FOR IMMEDIATE RELEASE: November 1, 2017
Town of Hebron named a Certified Local Government
The N.H. Division of Historical Resources has announced that the National Park Service has designated the Town of Hebron as a Certified Local Government, joining 21 communities in the state to have achieved this distinction.
The Certified Local Government program in New Hampshire promotes the preservation of historic buildings and districts, archaeological sites, structures, landscapes and objects by establishing a partnership between local governments, the NHDHR and the National Park Service.
A municipality wishing to become a Certified Local Government must fulfill certain requirements indicating its commitment to local preservation, including establishing either a historic district commission or a heritage commission with historic district responsibilities.
First settled in 1765 and incorporated in 1792, Hebron remains an iconic small New Hampshire town. Its Historic Village District was named to the National Register of Historic Places in 1985; seven of those properties were listed to the New Hampshire State Register of Historic Places in 2016.
Created by the 1980 amendments to the National Historic Preservation Act, the Certified Local Government program requires the NHDHR to designate at least 10 percent of its annual federal Historic Preservation Funds to support Certified Local Governments. These grants can be used to fund community preservation activities such as historic survey and inventory of buildings and archaeological sites, nominations to the National Register of Historic Places, preservation planning, heritage education, historic structures reports and other pre-development work, and brick and mortar projects. Other benefits of the program include technical assistance from the NHDHR on local planning issues, special training opportunities, and a role in commenting on nominations to the National Register of Historic Places.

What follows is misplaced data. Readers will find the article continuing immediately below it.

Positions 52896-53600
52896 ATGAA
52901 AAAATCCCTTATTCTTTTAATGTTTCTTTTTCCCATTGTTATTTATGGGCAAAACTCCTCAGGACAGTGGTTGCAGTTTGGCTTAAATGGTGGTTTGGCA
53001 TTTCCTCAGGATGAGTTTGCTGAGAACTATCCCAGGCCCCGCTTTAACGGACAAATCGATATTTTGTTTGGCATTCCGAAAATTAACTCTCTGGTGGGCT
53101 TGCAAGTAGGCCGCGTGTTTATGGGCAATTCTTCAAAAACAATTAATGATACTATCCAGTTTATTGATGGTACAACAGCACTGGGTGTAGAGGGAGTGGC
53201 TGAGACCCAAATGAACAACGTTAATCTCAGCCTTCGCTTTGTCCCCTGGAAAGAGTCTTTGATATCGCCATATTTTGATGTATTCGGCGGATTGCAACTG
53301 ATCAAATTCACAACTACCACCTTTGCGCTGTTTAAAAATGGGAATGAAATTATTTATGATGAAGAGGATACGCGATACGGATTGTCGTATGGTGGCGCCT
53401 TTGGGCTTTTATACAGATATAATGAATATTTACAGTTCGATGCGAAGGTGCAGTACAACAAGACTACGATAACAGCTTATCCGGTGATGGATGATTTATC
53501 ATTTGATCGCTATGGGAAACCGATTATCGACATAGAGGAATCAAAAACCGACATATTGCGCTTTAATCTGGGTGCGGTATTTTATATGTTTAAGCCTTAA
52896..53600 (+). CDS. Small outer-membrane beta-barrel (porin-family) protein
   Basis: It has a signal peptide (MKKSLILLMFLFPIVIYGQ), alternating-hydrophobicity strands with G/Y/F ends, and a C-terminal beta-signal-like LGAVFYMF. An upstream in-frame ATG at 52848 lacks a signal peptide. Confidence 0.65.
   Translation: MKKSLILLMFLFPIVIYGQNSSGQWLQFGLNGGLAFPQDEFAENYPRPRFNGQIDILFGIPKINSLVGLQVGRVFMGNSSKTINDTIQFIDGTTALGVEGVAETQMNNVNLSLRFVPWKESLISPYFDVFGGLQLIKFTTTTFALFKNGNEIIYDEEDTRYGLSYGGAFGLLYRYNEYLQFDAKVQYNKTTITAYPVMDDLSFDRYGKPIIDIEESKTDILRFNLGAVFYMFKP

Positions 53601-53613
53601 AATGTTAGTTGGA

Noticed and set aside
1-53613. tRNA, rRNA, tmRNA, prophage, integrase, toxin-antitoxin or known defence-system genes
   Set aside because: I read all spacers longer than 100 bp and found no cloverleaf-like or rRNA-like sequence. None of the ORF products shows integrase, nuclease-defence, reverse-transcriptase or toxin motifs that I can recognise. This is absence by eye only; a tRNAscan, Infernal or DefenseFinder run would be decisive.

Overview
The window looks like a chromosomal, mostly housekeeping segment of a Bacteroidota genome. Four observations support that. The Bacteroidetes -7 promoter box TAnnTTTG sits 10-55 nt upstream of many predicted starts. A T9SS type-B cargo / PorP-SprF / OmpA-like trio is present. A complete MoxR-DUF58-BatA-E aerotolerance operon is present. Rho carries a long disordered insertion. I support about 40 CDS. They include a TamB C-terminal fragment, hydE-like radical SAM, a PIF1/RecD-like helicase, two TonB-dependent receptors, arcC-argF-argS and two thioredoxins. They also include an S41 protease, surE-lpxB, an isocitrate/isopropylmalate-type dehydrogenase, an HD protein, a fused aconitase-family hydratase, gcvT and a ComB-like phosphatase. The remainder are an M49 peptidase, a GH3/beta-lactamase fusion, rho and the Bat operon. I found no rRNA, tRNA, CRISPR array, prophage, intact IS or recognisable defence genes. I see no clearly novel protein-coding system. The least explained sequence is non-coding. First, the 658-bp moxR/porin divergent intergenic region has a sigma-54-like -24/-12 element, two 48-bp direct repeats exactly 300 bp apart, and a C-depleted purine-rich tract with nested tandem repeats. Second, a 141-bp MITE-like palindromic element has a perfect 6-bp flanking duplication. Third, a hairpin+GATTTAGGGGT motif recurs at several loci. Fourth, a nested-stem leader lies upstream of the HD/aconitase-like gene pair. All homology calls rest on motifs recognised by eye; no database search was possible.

New Hampshire’s Division of Historical Resources, the “State Historic Preservation Office,” was established in 1974. The historical, archaeological, architectural and cultural resources of New Hampshire are among its most important environmental assets. Historic preservation promotes the use, understanding and conservation of such resources for the education, inspiration, pleasure and enrichment of New Hampshire’s citizens. For more information, visit nh.gov/nhdhr or call 603-271-3483.